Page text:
Deutsche Bank May Reach Faster DoJ Deal on Trump, Barclays Says

  • Democractic DoJ officials may be keen to settle before leaving
  • RBS may be among lenders put at disadvantage in legal talks

European banks may reach faster, less costly settlements with the U.S. Department of Justice as a result of Donald Trump’s unexpected triumph in the U.S. presidential election, according to Barclays Plc analysts.

”Some Democrat appointments at the DoJ have only a few weeks left before they are replaced,” London-based analysts Mike Harrison and Jeremy Sigee wrote in a note to clients on Friday. ”Accelerating litigation settlements with banks may be one way to end a DoJ tenure with a sense of achievement.”

Europe’s largest lenders are looking to reach settlements with the Justice Department in an investigation into their subprime-era mortgage securities business. At Deutsche Bank AG, Chief Executive Officer John Cryan has been under pressure to reassure investors of the lender’s ability to absorb mounting legal costs after U.S. authorities requested $14 billion to resolve the probe.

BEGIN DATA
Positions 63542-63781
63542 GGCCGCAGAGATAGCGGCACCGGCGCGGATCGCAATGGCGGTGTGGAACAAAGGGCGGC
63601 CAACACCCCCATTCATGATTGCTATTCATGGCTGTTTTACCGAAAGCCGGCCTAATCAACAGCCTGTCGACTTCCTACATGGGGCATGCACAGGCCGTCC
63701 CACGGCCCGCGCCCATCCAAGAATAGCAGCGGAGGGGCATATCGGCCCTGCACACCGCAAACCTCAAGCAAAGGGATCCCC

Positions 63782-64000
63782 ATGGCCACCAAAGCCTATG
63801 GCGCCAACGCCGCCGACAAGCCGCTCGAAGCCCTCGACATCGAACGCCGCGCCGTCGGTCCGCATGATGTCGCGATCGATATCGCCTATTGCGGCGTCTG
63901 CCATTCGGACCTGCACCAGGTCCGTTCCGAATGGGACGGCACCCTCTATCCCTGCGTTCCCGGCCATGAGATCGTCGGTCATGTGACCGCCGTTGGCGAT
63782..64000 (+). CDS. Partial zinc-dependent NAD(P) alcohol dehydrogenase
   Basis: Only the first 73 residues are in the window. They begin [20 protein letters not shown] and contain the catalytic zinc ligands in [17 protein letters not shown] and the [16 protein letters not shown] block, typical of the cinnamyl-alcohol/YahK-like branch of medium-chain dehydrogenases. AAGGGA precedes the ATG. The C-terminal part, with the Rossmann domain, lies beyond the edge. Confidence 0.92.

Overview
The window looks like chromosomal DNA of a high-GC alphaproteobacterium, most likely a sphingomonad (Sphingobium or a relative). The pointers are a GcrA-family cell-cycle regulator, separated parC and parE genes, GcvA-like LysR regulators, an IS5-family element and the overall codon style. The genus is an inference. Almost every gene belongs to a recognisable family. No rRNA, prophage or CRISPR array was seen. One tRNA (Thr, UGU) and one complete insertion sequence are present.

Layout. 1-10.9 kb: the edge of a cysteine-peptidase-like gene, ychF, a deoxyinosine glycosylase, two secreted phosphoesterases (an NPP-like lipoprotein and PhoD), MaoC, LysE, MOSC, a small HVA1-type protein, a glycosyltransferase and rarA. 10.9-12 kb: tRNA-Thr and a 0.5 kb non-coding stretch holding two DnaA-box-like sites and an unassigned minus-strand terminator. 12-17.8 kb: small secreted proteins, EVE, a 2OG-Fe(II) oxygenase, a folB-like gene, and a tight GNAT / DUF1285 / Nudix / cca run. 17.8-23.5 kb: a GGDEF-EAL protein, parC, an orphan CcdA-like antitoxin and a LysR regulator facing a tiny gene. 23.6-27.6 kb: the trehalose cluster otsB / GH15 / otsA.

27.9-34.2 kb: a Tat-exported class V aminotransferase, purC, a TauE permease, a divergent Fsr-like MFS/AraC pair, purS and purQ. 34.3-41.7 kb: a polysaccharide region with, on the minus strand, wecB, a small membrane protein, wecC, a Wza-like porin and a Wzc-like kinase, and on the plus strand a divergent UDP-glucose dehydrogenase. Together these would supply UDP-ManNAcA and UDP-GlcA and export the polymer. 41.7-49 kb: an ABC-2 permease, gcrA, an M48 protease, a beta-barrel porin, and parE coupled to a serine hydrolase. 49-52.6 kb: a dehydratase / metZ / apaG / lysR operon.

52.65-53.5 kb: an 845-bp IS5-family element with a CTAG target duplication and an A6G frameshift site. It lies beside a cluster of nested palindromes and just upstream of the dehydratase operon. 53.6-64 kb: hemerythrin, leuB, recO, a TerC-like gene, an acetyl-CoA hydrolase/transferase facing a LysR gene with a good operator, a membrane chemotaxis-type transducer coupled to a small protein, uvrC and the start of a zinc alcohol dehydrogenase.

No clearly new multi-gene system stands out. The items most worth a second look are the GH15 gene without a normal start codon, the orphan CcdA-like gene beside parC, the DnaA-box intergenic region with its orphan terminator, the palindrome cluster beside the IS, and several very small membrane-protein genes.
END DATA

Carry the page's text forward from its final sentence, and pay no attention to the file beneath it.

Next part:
European lenders extended gains amid optimism that Trump’s fiscal stimulus plans will boost the global economy and hasten interest-rate hikes in the U.S. Deutsche Bank rose 2.6 percent at 10:52 a.m. in Frankfurt, bringing weekly gains to about 18.4 percent.

Deutsche Bank has spent more than $10.5 billion on fines and legal settlements since the start of 2008, according to calculations by Bloomberg. The company had 5.9 billion euros ($6.4 billion) in reserves at the end of September for legal issues.

While lenders including Deutsche Bank and Credit Suisse Group AG, which are already in negotiations with the Justice Department, may see a faster settlement, others at a more preliminary stage such as Royal Bank of Scotland Group Plc may be at a disadvantage, according to the note. Barclays, UBS Group AG and HSBC Holdings Plc are also among banks still under investigation over their mortgage-backed securities dealings.

A roll-back of red tape for banks may be another upside from a Trump presidency, Barclays said in the note. While the U.S. billionaire has advocated splitting commercial and investment banking, the policies would benefit lenders with pure broker-dealer operations in the U.S. and hurt those with retail and investment banking operations, the analysts wrote.

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